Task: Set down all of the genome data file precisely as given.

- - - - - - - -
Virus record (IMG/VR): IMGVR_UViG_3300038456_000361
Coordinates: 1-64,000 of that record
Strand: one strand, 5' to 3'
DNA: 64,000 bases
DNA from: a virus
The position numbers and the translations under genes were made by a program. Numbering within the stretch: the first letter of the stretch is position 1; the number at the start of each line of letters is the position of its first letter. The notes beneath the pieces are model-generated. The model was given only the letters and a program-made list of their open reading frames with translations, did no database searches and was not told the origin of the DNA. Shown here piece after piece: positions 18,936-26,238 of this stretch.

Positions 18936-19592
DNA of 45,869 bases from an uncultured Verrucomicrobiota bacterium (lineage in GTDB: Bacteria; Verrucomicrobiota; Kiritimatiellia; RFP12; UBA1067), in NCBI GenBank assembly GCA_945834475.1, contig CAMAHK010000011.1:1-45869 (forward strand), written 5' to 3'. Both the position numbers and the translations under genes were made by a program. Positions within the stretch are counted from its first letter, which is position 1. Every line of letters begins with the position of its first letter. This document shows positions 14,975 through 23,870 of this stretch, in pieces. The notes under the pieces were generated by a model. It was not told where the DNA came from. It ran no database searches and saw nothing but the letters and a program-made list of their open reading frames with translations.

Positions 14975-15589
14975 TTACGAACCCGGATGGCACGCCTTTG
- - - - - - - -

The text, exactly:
Virus record (IMG/VR): IMGVR_UViG_3300038456_000361
Coordinates: 1-64,000 of that record
Strand: one strand, 5' to 3'
DNA: 64,000 bases
DNA from: a virus
The position numbers and the translations under genes were made by a program. Numbering within the stretch: the first letter of the stretch is position 1; the number at the start of each line of letters is the position of its first letter. The notes beneath the pieces are model-generated. The model was given only the letters and a program-made list of their open reading frames with translations, did no database searches and was not told the origin of the DNA. Shown here piece after piece: positions 18,936-26,238 of this stretch.

Positions 18936-19592
DNA of 45,869 bases from an uncultured Verrucomicrobiota bacterium (lineage in GTDB: Bacteria; Verrucomicrobiota; Kiritimatiellia; RFP12; UBA1067), in NCBI GenBank assembly GCA_945834475.1, contig CAMAHK010000011.1:1-45869 (forward strand), written 5' to 3'. Both the position numbers and the translations under genes were made by a program. Positions within the stretch are counted from its first letter, which is position 1. Every line of letters begins with the position of its first letter. This document shows positions 14,975 through 23,870 of this stretch, in pieces. The notes under the pieces were generated by a model. It was not told where the DNA came from. It ran no database searches and saw nothing but the letters and a program-made list of their open reading frames with translations.

Positions 14975-15589
14975 TTACGAACCCGGATGGCACGCCTTTG